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'Heads' gets inside the plight of hostages coping in Iraq

August 24, 2007|David Ng | Times Staff Writer

"Heads," EM Lewis' new drama at the Blank Theatre Company, tells a story so topical that it feels as if the play was co-written by CNN.

In a prison somewhere in Iraq, two American journalists (Jeremy Gabriel and J. Richey Nash) have been taken hostage by insurgent forces. Sharing a single cell, the captives bicker about space (there is little), food (even less) and means of escape. In another room, an engineer (James Eckhouse) who has been imprisoned for six months gets acquainted with his new cellmate, a cynical British diplomat (Beth Broderick).

Alternating between scenes from the two cells, "Heads" charts the ways in which forced intimacy breeds antagonism. The playwright has created complex, often abrasive characters who can be downright mean to each other. "You smell," says the diplomat to the engineer. Later, the engineer performs sit-ups in an attempt to block out her endless chatter. There's a sense that these hostages are their own captors, in a Sartrean, hell-is-other-people way. Director Darin Anthony's decision to keep the Iraqi kidnappers offstage only reinforces this suggestion.

More interested in human behavior than politics, the play finds moments of warmth and even humor in its dire scenario. "I cut myself shaving this morning. And then I spilled coffee on my shirt," recounts one of the journalists. "I wondered what the third thing was going to be." The two journalists gradually come to depend on each other's company, if only to stave off boredom. (In a nice touch emblematic of the playwright's attention to detail, one of them is a TV anchor while the other is a lowly freelance photographer.) The cast delivers impressively nuanced performances, with Gabriel especially memorable for playing the photographer as one part Robert Capa, one part Han Solo.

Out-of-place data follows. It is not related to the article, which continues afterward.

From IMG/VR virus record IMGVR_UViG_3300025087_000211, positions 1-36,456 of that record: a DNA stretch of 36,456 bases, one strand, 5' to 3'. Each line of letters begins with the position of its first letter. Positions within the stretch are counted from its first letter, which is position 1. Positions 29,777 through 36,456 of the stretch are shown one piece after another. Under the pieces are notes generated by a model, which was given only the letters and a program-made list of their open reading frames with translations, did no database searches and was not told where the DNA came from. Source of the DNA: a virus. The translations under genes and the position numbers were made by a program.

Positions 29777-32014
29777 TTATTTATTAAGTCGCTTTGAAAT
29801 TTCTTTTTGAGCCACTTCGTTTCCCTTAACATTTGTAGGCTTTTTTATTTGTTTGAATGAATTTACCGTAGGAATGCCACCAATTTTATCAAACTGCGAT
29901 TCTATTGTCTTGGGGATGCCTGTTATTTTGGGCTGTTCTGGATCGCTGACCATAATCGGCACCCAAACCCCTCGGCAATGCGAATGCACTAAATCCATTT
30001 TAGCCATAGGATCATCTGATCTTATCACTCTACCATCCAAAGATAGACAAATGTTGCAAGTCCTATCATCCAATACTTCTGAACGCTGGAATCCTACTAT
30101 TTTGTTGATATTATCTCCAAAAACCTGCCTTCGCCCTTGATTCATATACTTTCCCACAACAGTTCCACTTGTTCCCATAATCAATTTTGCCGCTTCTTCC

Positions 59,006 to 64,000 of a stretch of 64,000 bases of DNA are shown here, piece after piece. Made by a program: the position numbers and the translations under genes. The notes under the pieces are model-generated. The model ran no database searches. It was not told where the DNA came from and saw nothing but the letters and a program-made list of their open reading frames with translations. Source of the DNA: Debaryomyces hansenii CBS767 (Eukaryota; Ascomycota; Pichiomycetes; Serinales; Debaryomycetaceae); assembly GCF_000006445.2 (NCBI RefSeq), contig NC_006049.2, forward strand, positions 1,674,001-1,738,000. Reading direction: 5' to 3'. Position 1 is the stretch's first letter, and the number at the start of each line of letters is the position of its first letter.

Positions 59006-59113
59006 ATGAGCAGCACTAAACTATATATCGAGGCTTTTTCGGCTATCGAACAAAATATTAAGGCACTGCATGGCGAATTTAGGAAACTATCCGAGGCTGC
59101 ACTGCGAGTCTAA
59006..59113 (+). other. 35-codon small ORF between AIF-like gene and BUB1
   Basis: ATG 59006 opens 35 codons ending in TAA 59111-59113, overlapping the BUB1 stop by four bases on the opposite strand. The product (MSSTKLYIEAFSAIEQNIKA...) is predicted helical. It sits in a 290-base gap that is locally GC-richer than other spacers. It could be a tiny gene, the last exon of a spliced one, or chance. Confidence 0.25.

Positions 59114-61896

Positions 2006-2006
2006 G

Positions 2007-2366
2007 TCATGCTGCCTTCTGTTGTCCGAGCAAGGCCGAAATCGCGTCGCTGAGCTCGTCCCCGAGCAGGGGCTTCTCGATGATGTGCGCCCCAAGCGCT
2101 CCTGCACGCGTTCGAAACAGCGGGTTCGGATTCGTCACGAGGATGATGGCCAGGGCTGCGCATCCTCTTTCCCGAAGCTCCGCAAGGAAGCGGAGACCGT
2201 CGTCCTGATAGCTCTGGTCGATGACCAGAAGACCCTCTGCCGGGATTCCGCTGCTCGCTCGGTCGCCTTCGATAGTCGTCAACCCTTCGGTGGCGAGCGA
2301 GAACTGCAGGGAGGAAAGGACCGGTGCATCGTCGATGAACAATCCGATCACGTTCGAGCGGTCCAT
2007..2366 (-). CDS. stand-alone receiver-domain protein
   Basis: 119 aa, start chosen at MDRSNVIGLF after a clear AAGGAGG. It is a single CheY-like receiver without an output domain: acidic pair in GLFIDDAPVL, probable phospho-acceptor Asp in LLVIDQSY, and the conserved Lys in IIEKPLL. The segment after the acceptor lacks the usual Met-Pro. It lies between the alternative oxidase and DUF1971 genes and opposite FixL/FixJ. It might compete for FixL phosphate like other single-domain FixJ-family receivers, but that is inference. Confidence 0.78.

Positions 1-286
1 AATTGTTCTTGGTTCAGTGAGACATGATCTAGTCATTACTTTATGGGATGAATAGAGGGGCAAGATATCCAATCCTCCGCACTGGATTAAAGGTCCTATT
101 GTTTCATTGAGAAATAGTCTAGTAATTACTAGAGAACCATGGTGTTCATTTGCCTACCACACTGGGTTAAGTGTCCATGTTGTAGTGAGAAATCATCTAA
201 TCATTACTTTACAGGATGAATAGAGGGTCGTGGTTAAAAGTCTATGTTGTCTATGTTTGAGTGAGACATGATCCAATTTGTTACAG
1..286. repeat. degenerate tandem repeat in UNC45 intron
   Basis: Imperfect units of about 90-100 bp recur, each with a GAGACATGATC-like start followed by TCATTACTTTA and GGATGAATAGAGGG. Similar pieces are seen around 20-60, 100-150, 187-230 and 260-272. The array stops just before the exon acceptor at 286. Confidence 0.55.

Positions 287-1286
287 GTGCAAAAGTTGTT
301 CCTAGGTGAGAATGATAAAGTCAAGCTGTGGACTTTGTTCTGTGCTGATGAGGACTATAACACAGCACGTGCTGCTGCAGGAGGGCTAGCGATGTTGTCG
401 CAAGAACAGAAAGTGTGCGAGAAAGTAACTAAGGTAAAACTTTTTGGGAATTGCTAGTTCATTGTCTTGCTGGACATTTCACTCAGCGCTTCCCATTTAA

Watching the play, it's almost impossible to not think of Daniel Pearl or any of the more recent hostage crises.

To its credit, the play avoids sensationalism, focusing on the quotidian and banal aspects of confinement. It also steers clear of political sermonizing, with the brief exception of a speech about journalistic ethics that feels tacked on.

The play grows progressively introspective as the clock ticks down, denying the prisoners big dramatic catharsis. This intelligent drama knows that day-to-day, hour-by-hour survival is dramatic enough.



Where: 2nd Stage Theatre, 6500 Santa Monica Blvd., Hollywood

When: 8 p.m. Thursdays through Saturdays, 2 p.m. Sundays

Ends: Sept. 23

Price: $22 and $28

Contact: (323) 661-9827

Running time: 1 hour, 30 minutes

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